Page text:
The Role of Nutrition in Sport

  • Post category:Performance

Sports nutrition is the specialised branch of nutrition that is concerned with food in relation to athletic performance. If you are training for a specific event or would simply like to optimise your training, learning more about the role of nutrition in sport will give you the upper hand.

“Evidence supports a range of dietary strategies in enhancing sports performance. Dietary strategies to enhance performance include optimizing intakes of macronutrients, micronutrients, and fluids, including their composition and spacing throughout the day.

Role of Nutrition in Sports Enhancement and Postexercise Recovery, Open Access Journal of Sports Medicine, 2015.

The Basic Components of Nutrition in Sport


Carbohydrates (CHO)

What they do – Carbohydrates (CHO) provide the body with glucose, which is converted to energy for the body’s daily functioning as well as during physical activity.

When the body doesn’t need to use the glucose for energy, it stores it in the liver and muscles. This stored form of glucose consists of many connected glucose molecules and is called glycogen.

How much energy they provide – 4 calories per gram  

What foods they are found in

Unprocessed or minimally processed wholegrains, vegetables, fruits and legumes promote good health by delivering vitamins, minerals fibre and important phytonutrients.

Highly processed carbohydrates such as bread, pastries and soft drinks contain easily digested carbohydrates that may contribute to weight gain, diabetes and heart disease.


What they do – Fats are oxidised in the body to provide energy for cells and play an important role in the structure of brain and nerve tissues, as well as transporting fat-soluble vitamins and antioxidants around the body.

How much energy they provide – 9 calories per gram

What foods they are found in – Foods that provide health-promoting fats include avocados, whole eggs, cheese and olive oil. Omega 3 fatty acids, which are found in fatty fish, nuts and seeds, may be of particular interest to athletes due to potential effects on increased recovery and oxygen delivery.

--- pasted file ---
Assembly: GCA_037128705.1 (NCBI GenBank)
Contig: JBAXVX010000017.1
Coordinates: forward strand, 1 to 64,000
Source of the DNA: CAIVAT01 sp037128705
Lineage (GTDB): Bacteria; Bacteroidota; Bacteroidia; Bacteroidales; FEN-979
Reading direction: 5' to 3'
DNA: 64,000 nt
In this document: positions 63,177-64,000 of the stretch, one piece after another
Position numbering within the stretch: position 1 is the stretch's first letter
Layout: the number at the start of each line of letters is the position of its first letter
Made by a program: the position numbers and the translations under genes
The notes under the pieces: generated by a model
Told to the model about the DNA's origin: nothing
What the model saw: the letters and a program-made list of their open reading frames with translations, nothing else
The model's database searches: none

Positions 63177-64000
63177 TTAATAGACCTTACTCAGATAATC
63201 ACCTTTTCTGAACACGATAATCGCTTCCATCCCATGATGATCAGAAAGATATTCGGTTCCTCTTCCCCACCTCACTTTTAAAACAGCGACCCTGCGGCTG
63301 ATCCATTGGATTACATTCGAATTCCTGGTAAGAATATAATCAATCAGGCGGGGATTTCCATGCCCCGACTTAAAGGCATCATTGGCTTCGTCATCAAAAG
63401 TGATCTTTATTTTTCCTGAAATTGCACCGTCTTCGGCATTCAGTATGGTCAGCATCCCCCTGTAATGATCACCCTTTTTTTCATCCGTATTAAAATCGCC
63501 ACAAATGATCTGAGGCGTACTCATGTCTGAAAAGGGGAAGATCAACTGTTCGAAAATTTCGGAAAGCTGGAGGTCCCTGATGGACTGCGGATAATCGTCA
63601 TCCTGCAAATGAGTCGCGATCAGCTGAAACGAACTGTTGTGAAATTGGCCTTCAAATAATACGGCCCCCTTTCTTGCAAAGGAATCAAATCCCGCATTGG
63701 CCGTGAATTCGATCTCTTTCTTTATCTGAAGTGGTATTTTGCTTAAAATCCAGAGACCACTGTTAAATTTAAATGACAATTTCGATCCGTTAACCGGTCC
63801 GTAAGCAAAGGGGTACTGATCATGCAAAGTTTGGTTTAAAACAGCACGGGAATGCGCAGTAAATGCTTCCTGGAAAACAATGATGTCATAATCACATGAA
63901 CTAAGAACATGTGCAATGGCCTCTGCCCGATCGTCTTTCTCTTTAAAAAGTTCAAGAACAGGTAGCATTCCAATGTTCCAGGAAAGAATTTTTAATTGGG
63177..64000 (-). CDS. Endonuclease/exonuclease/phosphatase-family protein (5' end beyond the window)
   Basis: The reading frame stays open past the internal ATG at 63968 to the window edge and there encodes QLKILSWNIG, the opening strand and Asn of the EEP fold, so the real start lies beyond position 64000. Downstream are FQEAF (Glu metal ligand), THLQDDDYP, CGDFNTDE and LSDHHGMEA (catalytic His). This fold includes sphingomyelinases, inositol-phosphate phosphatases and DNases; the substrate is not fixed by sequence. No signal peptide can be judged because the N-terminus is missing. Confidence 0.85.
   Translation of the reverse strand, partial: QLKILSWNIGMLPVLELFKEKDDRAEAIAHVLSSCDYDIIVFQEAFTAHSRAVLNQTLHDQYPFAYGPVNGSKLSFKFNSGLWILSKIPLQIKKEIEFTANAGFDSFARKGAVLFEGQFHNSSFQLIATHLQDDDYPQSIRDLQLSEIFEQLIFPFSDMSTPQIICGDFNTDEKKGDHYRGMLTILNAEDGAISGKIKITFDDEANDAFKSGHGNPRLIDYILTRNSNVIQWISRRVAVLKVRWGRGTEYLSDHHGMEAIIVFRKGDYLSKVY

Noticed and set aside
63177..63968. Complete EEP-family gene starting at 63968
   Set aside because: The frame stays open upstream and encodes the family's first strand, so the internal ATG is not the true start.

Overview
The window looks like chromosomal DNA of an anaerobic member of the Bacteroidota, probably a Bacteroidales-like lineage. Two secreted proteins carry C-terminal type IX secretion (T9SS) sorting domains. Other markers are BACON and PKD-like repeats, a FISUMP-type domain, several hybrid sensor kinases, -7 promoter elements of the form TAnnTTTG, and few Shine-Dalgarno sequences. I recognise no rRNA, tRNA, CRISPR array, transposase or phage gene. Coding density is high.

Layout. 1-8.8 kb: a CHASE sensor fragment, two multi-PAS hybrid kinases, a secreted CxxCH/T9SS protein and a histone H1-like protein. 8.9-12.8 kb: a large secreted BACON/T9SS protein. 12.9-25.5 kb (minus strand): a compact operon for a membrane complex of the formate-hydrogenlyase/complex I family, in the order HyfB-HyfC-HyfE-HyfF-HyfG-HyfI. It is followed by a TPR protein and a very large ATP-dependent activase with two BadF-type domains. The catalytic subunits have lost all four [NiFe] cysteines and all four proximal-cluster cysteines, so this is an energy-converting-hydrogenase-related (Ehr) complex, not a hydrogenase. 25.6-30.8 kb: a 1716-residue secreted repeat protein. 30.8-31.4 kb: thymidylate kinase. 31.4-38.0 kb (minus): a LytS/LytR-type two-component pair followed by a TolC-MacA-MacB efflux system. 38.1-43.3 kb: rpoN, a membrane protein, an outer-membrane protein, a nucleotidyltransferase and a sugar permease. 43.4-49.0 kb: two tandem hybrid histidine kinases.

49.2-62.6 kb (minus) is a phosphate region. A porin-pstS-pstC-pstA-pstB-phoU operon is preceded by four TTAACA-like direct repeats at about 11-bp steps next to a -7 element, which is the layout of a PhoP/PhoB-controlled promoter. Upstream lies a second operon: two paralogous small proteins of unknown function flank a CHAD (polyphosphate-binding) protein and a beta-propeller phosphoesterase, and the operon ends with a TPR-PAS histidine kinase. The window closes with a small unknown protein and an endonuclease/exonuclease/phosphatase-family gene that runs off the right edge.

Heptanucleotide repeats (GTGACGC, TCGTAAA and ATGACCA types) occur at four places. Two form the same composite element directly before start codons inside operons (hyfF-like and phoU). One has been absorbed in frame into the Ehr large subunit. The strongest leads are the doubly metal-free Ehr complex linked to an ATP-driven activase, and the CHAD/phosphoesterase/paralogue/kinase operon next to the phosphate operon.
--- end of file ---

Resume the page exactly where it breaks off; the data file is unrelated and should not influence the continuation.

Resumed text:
Steer clear of partially hydrogenated fats, which are trans fats that have been manufactured to increase their shelf life. These are found in fried foods, baked goods, margarine, non-dairy coffee creamer and microwave popcorn.


What it does – Protein is important for muscle growth and repair and a variety of other functions in the body, including nutrient transport, hormonal functions and maintaining pH balance.

How much energy they provide – 4 calories per gram  

What foods they are found in – Protein is the most satisfying macronutrient, and is found in meat, poultry, fish, eggs, and dairy products as well plant-based foods such as nuts, legumes and beans.

Soon after exercising, it’s recommended that you have a serve of high-quality protein with a carbohydrate meal to help maintain your body’s protein balance. 


Micronutrients refer to vitamins and minerals. Vitamins are necessary for energy production, immune function, blood clotting and other functions. Minerals play an important role in growth, bone health, fluid balance and several other processes.


The purpose of fluid consumption during exercise is primarily to maintain hydration and thermoregulation, thereby benefiting performance.

Energy Production During Exercise

Anaerobic System

High-intensity exercise, performed in short bursts up to 90 seconds, relies on the anaerobic system for energy production. This system uses carbohydrate in the form of glucose or glycogen for rapid energy release without the presence of oxygen.

Aerobic System

Endurance activities such as running, swimming and cycling predominantly use the aerobic system. This is when the body breaks down a combination carbohydrates and fats for energy in the presence of oxygen.

The ratio of carbohydrates and fats will differ depending on the intensity and duration of the exercise bout. Higher-intensity aerobic exercise sustained for shorter periods is supplied by energy from a higher ratio of carbohydrates. Alternatively, lower-intensity exercise sustained for longer periods is supplied by energy from a higher ratio of fats.

Following a healthy eating routine and planning your fuel before, during and after exercise will optimise the benefits you get from training and boost your performance in competitions.

Learn more about maximising your nutrition in sport in our next blog post.

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